Intensity-Modulated Radiation Therapy with Stereotactic Body Radiation Therapy Boost for Unfavorable Prostate Cancer: A Report on 3-Year Toxicity

Recent data suggest that intensity-modulated radiation therapy (IMRT) plus brachytherapy boost for unfavorable prostate cancer provides improved biochemical relapse-free survival over IMRT alone. Stereotactic body radiation therapy (SBRT) may be a less invasive alternative to brachytherapy boost. Here, we report the 3-year gastrointestinal (GI) and genitourinary (GU) toxicities of IMRT plus SBRT boost.

Between March 2008 and September 2012, patients with prostate cancer were treated with robotic SBRT (19.5 Gy in three fractions) followed by fiducial-guided IMRT (45-50.4 Gy) on an institutional protocol. Toxicity was prospectively graded using the common terminology criteria for adverse events version 4.0 (CTCAEv.4) at the start of and at 1- to 6-month intervals after therapy. Rectal telangiectasias were graded using the Vienna Rectoscopy Score (VRS).

At a median follow-up of 4.2 years (2.4-7.5), 108 patients (4 low-, 45 intermediate-, and 59 high-risk) with a median age of 74 years (55-92) were treated with SBRT plus IMRT, with 8% on anticoagulation and an additional 48% on antiplatelet therapy at the start of therapy. The cumulative incidence of late ≥grade 2 GI toxicity was 12%. Of these, 7% were due to late rectal bleeding, with six patients requiring up to two coagulation procedures. One patient with rectal telangiectasias was treated with hyperbaric oxygen (grade 3 toxicity). No rectal fistulas or stenoses were observed. Ten patients had multiple non-confluent telangiectasias (VRS grade 2), and three patients had multiple confluent telangiectasias (VRS grade 3). The cumulative incidence of late grade 3 GU toxicity was 6%. Most late toxicities were due to hematuria requiring bladder fulguration. There were no late ≥grade 4 GU toxicities.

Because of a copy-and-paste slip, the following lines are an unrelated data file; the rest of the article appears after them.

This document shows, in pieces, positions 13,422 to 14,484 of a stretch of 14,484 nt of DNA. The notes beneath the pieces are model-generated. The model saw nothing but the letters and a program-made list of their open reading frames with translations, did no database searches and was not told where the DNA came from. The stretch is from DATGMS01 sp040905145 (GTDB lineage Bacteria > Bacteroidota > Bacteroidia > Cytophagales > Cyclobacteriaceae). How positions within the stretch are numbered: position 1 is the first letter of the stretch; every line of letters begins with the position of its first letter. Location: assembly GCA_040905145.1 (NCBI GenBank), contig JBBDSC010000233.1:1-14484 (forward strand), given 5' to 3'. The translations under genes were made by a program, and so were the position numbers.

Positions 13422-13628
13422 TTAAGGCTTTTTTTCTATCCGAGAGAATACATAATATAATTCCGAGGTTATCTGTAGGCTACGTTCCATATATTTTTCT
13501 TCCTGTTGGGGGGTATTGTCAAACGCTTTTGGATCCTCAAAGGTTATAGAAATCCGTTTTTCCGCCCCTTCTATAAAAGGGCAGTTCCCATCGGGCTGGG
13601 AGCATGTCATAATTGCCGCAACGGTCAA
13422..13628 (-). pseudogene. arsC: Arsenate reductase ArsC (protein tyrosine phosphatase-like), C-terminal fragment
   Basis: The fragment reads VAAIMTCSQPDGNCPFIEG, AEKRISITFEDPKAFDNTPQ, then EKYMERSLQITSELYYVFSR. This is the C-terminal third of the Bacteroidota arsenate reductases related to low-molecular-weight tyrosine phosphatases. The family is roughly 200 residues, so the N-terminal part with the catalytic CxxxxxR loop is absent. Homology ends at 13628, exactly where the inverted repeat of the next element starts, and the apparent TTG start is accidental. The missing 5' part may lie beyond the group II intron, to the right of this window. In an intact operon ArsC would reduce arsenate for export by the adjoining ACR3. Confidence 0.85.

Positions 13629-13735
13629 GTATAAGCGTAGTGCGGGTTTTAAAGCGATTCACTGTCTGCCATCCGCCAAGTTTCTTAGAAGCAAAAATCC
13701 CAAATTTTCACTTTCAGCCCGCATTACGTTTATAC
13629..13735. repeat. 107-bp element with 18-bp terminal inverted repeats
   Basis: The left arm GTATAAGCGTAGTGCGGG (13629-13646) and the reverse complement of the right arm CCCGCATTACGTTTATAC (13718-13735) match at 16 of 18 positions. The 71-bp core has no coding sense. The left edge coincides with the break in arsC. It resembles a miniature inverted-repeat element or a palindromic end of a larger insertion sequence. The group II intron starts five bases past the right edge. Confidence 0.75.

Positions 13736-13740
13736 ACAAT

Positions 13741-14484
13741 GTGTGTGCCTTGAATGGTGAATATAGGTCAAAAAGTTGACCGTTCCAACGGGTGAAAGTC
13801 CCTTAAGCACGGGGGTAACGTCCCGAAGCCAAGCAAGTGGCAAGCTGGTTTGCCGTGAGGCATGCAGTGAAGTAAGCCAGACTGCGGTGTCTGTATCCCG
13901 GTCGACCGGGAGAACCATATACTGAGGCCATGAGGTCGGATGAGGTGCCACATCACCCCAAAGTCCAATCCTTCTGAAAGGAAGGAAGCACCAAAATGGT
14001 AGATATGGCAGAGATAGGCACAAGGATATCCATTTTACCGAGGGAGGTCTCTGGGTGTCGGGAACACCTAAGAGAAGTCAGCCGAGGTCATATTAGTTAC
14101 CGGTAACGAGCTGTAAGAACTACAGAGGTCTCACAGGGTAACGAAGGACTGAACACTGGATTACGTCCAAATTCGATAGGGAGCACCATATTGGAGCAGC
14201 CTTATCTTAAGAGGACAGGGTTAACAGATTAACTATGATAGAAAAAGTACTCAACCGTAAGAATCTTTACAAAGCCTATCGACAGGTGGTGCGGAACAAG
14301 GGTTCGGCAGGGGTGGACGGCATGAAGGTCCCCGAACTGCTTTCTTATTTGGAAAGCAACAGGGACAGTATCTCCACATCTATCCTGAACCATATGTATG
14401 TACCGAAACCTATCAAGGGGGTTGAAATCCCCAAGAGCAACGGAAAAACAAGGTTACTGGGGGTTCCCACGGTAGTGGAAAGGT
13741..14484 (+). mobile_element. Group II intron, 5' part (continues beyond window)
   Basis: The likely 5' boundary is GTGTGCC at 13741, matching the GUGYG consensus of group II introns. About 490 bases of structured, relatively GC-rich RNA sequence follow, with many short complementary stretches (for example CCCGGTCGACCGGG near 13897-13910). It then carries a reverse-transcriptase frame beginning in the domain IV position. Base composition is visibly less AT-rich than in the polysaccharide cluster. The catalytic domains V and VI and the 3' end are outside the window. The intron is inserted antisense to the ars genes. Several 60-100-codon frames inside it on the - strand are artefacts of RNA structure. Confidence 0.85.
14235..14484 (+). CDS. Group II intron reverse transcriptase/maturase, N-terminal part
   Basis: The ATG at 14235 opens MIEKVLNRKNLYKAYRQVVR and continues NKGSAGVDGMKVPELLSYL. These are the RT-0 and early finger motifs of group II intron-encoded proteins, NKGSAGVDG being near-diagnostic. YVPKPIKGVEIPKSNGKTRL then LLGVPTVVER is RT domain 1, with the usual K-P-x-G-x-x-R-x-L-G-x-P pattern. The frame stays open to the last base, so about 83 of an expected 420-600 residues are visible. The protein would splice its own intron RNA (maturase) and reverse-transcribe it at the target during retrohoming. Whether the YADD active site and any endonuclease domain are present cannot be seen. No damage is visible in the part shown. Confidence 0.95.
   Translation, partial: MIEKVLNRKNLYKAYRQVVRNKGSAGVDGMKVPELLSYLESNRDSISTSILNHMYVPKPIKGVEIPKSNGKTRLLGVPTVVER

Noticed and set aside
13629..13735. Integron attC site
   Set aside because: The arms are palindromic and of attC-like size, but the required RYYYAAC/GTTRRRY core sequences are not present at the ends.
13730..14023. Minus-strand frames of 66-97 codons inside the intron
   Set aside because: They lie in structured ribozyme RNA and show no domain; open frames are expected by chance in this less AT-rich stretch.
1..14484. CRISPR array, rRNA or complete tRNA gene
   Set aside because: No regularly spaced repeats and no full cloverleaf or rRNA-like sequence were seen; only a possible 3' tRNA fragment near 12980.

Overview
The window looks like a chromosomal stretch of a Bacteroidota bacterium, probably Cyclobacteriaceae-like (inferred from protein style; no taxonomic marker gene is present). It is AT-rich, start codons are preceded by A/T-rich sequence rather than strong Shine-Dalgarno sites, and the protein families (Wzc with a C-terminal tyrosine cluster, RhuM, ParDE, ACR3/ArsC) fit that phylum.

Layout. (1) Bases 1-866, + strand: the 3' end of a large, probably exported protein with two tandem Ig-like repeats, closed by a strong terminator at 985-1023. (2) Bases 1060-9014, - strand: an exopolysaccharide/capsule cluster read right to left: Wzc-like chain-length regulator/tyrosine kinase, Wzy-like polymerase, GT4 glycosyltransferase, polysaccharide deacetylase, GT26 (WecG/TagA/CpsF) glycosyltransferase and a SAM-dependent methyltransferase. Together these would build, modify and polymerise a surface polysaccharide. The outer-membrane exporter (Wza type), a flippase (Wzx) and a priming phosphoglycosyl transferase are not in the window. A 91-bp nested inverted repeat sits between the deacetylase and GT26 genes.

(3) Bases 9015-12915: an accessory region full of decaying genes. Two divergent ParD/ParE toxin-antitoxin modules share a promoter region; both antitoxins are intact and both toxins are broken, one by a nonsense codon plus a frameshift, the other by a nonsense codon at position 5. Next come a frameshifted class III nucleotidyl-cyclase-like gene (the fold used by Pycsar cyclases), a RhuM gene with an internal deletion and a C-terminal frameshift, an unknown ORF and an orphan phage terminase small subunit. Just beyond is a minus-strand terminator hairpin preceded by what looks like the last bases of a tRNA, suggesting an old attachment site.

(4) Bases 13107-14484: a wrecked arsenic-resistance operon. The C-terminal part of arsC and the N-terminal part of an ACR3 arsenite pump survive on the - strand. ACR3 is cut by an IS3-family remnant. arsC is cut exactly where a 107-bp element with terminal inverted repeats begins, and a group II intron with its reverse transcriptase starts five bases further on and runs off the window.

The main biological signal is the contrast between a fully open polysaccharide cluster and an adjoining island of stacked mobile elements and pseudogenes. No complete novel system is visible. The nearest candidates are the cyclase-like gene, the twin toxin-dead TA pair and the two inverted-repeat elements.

Rates of clinically significant GI and GU toxicities are modest following IMRT plus SBRT boost. Future studies should compare cancer control, quality of life, and toxicity with other treatment modalities for patients with high-risk prostate cancer.

Frontiers in oncology. 2017 Feb 07*** epublish ***

Ima Paydar, Abigail Pepin, Robyn A Cyr, Joseph King, Thomas M Yung, Elizabeth G Bullock, Siyuan Lei, Andrew Satinsky, K William Harter, Simeng Suy, Anatoly Dritschilo, John H Lynch, Thomas P Kole, Sean P Collins

Department of Radiation Medicine, Georgetown University Hospital , Washington, DC , USA., George Washington University , Washington, DC , USA., University of South Carolina School of Medicine , Columbia, SC , USA., Department of Urology, Georgetown University Hospital , Washington, DC , USA., Department of Radiation Oncology, The Valley Hospital , Ridgewood, NJ , USA.

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